Bill Bailey interview

Interview Simon Brew 18 Nov 2009 - 21:37

Mr Bill Bailey talks to us about his Remarkable Guide To The Orchestra, his dream Star Trek cameo, and much, much more...

Bill Bailey's comedy needs little introduction to many readers of this site. Whether you've come to know his work through Black Books, his stand-up tours or assorted television projects, he's a unique comedy talent with a massive fanbase. And now he's lending that talent to his latest project, an introduction to the orchestra, which is shortly to arrive on DVD and Blu-ray.

In advance of its launch, we got to natter with him about his projects, what he's up to next, and his plans for the next Star Trek film...

You dedicate your guide to the orchestra to your music teacher. I'm guessing the very roots of this project started there?

That's right. When I was at school I was the only ‘A' Level music student and she was my tutor. And so she took me through the whole exam procedure, but more than that she was my piano teacher as well. So she taught me the piano and encouraged me to, basically, really challenge myself and push myself to do things that I wouldn't have done before. And to really test myself.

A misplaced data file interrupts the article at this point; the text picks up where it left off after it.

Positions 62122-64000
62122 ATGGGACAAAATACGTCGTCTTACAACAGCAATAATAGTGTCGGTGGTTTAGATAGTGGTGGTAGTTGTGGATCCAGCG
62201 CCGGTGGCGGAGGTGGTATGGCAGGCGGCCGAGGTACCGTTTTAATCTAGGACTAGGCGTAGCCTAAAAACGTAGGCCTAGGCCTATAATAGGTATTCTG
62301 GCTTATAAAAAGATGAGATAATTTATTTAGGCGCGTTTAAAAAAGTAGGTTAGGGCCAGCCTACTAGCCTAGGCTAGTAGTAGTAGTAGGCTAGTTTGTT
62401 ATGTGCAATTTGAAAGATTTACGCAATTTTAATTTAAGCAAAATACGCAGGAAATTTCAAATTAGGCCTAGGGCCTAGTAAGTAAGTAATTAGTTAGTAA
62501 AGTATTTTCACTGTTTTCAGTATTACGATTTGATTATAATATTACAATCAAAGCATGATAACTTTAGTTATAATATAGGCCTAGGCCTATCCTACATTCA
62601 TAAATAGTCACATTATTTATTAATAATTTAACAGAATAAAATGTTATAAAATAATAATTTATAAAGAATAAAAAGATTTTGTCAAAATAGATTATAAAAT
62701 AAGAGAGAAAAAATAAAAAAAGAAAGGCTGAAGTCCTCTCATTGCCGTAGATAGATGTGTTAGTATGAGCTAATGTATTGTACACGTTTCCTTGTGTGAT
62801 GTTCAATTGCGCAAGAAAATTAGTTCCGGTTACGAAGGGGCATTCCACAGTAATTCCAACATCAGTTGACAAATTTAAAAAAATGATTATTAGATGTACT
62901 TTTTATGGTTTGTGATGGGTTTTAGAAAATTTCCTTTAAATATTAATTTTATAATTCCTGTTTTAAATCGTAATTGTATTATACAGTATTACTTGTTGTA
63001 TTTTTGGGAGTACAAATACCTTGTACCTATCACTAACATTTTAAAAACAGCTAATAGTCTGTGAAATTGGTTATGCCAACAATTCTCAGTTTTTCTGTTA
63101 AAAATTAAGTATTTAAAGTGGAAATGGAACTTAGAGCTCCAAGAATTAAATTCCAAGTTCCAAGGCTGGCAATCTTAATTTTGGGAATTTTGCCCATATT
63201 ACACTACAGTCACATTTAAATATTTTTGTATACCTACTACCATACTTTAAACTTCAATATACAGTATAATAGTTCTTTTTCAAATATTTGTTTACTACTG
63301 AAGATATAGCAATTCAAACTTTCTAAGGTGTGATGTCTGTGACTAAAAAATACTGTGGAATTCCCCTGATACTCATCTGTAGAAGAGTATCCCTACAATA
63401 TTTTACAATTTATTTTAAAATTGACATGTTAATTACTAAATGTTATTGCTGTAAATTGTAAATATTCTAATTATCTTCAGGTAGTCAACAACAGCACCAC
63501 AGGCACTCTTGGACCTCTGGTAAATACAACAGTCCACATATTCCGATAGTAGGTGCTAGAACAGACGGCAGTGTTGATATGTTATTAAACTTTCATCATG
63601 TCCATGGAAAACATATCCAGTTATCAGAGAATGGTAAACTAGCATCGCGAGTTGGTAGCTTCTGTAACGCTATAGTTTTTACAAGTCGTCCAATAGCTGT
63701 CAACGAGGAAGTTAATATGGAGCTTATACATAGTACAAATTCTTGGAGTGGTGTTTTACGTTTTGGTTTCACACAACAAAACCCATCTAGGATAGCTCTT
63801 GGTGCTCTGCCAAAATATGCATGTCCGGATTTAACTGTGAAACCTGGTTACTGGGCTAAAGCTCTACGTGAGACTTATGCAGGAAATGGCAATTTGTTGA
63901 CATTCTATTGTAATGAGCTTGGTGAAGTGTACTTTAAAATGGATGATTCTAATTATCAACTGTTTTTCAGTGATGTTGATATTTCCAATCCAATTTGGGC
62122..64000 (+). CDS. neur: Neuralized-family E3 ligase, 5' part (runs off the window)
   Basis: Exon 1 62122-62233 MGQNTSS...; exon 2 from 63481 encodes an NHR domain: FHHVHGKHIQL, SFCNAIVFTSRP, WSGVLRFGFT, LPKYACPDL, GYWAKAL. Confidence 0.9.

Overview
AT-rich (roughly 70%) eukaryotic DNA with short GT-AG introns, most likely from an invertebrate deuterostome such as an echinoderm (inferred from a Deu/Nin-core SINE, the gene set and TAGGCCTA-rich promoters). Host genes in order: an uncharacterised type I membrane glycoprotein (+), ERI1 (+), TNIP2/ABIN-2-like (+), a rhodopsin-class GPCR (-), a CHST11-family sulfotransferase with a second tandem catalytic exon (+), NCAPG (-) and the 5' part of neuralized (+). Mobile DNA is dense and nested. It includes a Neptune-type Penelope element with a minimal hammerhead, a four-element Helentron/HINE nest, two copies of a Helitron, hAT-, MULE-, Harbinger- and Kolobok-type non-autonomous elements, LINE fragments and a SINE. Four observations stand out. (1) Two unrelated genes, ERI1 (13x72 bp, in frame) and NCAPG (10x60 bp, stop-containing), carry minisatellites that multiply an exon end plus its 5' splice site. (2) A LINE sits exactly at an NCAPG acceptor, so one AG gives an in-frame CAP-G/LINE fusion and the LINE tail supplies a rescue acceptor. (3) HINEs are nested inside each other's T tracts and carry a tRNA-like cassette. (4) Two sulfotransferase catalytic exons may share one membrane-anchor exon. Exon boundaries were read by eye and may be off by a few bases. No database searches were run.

She was a tremendously energetic woman, full of passion for music. And really kind of inspired me to have a life-long love of music. But more than that I think even, it inspired me to always strive for me. If you really push yourself you can perhaps achieve something you didn't think you could. And so really she was more than just a teacher. She was a bit of life advice that's kept me going for years.

Sadly, she died last year. And so it was really fitting I thought to put that on.

The show itself has roots back in your Radio 3 work a few years back, too. But you talk in the extras on the disc that this show took eight months for you and Anne Dudley to put together. How did you go about fitting it in? How intensive was the work?

It was on and off, punctuated by times away when I was working or touring. We kind of kept in touch and then we'd have these writing sessions where I'd drive up to Anne's house - she's got a studio there - and work for days and days, just writing, coming up with ideas, trying things out, recording things. Just working out arrangements and then I'd be off working, she'd be off working - she's very busy too.